Okay, so I find myself torn. Sitting through the third installment of the rebooted Star Trek franchise, I had delightful visions of Star Trek Into Darkness dancing through my head. I came to a conclusion, this movie proved decidedly more two-faced than its predecessors. While it checked all the boxes as summer movies go, this writer can’t shake the disappointment resulting from a number of notable problems which plague the action-packed, sci-fi epic.
The film follows the crew of the USS-Enterprise, stifling from the constraints of being roughly three years into their five mission. Captain Kirk is bored having to wear the same shirt everyday (not kidding, it’s a shot in the film). He’s so done that he has even applied for a Starfleet Vice Admiral position (Never a good sign when you’re Captain Kirk). Everything is thrown into flux when the crew is sent back out into space while on a refueling and provisioning stop to save the crew of a missing ship, lead by the thinly developed Kalara (Lydia Wilson– Domhnall Gleeson’s little sister in About Time). One thing leads to another (no spoilers!) and the Enterprise finds itself crashed on an alien planet, with part of its’ crew in the clutches of Krall (a horrendously wasted Idris Elba).
This writer had no idea it was possible to waste the talent of Idris Elba, but this movie manages to do it. The character of Krall falls into Ronan the Accuser territory. There was some real potential for some interesting character work, but the script completely misses the mark. As the audience, we don’t learn anything about Krall, with questions only being answered in the last quarter of the film, and even still most of his motivations are left unclear (at least to this writer).
Compliment sandwich time! The cast is in typical form, and there is amazing banter between the group. Karl Urban and Zachary Quinto are particular stand-outs, as are Anton Yelchin and Simon Pegg. The cast benefits from the witty writing of Simon Pegg, and it’s clear that as a group they get along incredibly well. The chemistry of the main cast lends itself to a number of the film’s fun moments, which are its’ primary strength.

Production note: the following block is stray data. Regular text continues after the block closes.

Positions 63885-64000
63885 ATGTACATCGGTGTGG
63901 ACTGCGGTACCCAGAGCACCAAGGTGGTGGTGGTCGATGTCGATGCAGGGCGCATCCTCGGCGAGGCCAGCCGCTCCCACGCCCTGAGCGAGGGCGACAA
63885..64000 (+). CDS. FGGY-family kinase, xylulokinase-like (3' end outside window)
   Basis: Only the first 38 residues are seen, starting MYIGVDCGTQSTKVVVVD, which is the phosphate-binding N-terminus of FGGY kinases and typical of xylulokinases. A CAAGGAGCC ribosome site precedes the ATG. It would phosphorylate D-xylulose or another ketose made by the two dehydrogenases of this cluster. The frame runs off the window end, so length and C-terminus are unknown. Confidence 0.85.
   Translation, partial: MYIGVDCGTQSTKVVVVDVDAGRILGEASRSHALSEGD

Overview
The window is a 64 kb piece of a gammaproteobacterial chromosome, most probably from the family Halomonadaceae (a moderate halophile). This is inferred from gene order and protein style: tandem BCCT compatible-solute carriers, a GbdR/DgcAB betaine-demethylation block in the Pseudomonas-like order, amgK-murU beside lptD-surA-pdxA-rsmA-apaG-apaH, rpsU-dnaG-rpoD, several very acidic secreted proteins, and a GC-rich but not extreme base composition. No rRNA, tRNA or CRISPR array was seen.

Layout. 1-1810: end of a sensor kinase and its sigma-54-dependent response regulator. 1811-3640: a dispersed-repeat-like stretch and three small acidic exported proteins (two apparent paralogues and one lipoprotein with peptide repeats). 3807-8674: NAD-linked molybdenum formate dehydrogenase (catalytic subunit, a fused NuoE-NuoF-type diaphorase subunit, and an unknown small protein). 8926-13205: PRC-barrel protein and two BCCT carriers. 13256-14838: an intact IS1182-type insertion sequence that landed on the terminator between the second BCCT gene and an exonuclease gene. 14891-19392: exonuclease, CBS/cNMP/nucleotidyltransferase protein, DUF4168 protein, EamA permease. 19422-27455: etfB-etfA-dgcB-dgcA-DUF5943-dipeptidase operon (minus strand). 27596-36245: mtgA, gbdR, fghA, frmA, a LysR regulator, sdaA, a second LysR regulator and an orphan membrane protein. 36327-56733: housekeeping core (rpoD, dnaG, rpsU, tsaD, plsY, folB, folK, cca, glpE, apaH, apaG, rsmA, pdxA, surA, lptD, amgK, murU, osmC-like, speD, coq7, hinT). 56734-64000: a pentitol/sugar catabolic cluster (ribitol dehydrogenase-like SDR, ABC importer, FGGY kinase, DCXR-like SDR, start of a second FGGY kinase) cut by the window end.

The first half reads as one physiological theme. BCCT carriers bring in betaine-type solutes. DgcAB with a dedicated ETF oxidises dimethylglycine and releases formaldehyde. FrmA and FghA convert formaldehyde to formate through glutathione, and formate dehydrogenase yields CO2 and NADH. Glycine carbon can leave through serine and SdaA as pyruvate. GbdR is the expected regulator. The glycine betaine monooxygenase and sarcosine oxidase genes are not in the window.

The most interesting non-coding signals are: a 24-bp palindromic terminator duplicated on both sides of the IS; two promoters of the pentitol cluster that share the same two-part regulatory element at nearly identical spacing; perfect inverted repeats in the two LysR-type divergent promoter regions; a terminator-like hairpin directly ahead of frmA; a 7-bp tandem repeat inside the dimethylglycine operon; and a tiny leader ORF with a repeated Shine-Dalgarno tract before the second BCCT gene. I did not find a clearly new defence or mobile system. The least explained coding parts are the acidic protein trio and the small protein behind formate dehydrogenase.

(Subjective portion coming up… no hurt feelings, please):
However, this writer has to ask, what happened to Uhura? Was Zoe Saldana working on another film at the time? The film’s treatment of the character, who has pretty prominent in the first two films, seems to have drifted back to the old days. We primarily see Uhura sitting behind her desk, all mini-skirts and go-go boots, doing little more than getting captured, and watching the male characters do things around her. The character is allowed two moments of notable agency (again, spoiler free!), but those seem lacking when compared to her involvement in the earlier installments.
The film has four (relatively underdeveloped) female characters. Uhura (who functions as little more than Spock’s (less fun) girlfriend in this film), the most interesting is Jaylah (Sofia Boutella– probably best known to audiences as the knife legged assassin from Kingsman: The Secret Service), Kalara and Ensign Syl (relative newcomer Melissa Roxburgh). All four seem to serve very little purpose (for two of them, the most memorable part of their characters is to die). Having a ship drop on you… ouch. Perhaps we can call this part of Star Trek, but coming off the last film when Saldana and Alice Eve (when her character wasn’t changing her clothes) had a lot more to do in the narrative, it certainly jumped out to this writer.
(Subjective portion over)
Now for something good (like I said, compliment sandwich!). Visually, the film was stunning, and combined with director Justin Lin‘s action movie background, the movie was a treat for the senses. And I guess, as a movie released in the dog days of summer, what more can you ask for. The space battle sequences are amazingly well done, and stand-out as some of the most interesting in the relatively young history of this rebooted franchise.
All in all, Star Trek Beyond (as a late July, summer release) does exactly what it should. It’s a fun, visually interesting, summertime action film. However, it does have its’ fair share of problems. If you can put those aside (as a number of members of my viewing group did) you’ll have a lot of fun.
My verdict: ⭐️⭐️⭐️
(We’ll miss you, Anton!)
Have you caught it yet? Thoughts?